DELICIOUS and easy recipe! It was so simple to make and came out amazing. I added in a diced red pepper to begin with along with the onion and the garlic. Then I added 4 sliced chorizo sausages, 1/3 cup of capers, a packet of saizon and 1 tsp of ground sage. I also double the chili powder and cayenne pepper and it's still not spicy enough for me. I was weirded out by the idea of raisins and olives in a tomato meat sauce but WOW, this blew us away. I served over homemade yellow rice with crumbled queso fresco and cilantro. This recipe is a winner.

This was delicious! We were all hoping for leftovers but hardly any left. I added in some ingredients that previous reviewers had suggested like thyme, capers, more olives, ketchup instead of paste, red wine instead of red vinegar. The roasted red peppers idea was a great idea and went into the mix as well. Having lived in Tampa FL, I fell in love with Cuban food. Most definitely agreed about adding cumin and cancelling cayenne and chili powder. I put in 3 Tb and totally worked. Will make this again and again!

as you can see by reading the reviews that each family made Picadillo differently. And that is true, there is no real "Cuban Picadillo" because you added what you had in the kitchen at the time, sometimes you added potatoes, sometimes you added raisins. you used sweet havana peppers because they didn't use bell peppers in Cuba. but in the US you couldn't get the sweet peppers and they were replaced with bell peppers. cumin not chili is the original spice. White wine never vinegar but red is ok too. But always the green Olives with red peppers. (that is where you would get the tang from) but again. when you don't have original items you replace them with what you feel comes close. no matter how you slice it. Cuban Food is so good and so adapable. and still keeps its integrity.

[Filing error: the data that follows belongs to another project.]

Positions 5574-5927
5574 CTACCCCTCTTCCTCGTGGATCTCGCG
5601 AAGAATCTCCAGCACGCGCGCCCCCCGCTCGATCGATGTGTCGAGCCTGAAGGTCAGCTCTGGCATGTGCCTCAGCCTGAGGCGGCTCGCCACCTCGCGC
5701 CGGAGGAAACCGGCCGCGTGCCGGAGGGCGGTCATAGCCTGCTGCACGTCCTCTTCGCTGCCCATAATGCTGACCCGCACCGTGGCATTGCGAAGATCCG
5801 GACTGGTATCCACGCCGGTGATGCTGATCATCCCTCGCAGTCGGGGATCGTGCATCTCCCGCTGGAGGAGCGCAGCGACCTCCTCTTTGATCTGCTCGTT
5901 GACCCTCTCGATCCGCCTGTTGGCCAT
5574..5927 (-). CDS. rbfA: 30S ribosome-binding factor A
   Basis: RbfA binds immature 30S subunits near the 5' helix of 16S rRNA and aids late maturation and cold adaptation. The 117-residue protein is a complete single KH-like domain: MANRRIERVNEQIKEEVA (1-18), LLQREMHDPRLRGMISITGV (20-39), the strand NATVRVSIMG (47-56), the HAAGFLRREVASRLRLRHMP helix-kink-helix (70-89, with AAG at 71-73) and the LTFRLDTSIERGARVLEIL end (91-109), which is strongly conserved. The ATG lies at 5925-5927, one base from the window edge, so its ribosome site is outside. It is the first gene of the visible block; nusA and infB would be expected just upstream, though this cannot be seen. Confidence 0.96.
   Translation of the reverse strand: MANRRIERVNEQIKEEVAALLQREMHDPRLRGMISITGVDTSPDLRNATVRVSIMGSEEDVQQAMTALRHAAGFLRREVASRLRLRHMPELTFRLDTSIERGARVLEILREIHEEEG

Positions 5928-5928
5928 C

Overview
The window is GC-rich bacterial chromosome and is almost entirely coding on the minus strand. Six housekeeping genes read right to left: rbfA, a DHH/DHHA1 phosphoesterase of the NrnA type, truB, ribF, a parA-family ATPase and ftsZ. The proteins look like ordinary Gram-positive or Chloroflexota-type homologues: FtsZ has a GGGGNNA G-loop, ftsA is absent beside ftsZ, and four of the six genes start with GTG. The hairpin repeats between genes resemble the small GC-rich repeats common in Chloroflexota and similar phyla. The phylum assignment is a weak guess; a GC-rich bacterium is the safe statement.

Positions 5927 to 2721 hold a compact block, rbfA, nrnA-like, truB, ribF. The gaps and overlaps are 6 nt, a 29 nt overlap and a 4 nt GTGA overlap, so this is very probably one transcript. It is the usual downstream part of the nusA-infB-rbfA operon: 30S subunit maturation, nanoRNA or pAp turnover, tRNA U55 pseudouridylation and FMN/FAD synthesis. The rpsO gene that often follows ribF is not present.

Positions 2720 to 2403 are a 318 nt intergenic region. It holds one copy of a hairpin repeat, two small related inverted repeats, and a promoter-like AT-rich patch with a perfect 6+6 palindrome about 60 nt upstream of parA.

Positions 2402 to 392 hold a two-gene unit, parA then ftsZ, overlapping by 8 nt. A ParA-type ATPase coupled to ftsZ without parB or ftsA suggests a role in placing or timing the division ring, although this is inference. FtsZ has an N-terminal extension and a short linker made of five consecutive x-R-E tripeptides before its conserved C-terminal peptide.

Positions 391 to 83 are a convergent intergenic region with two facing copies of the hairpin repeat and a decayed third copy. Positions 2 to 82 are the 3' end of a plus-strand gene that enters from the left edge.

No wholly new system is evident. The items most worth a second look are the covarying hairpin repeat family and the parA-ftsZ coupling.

Thanks to others and a caribbean recipe I was vague on from Saveur. I altered this recipe to our delight and perfection. I omitted the vinegar and chili pepper etc. I used tomato sauce and ketchup instead of the paste. 2 onions more olives and 5 large strips of pickled roasted red pepper along with a heaping serving spoon of capers. I also added oregano, fresh thyme, 1/2 c sherry(or brandy), 1 tsp of coleman's dry mustard mixed in with 1 tbsp of worcestershire. I forgot the red pepper flakes but thats ok. Go easy on salt to taste until towards the end the olives and capers do that for you. I let the whole pot simmer for almost an hour and we have one beautiful picadillo for either empanada filling, tacos/burritos or serving over rice. I think I am going to have to make a double batch now just to freeze for the emergency moment. Thank you Eli and Bon Appetit' for bringing it all back

My cuban mother used to make this when I was little. I agree with adding ketchup to this instead of the tomato paste. Yes, it gives it that zing, otherwise it's too briny. Secondly, subsitute cumin for the chili powder.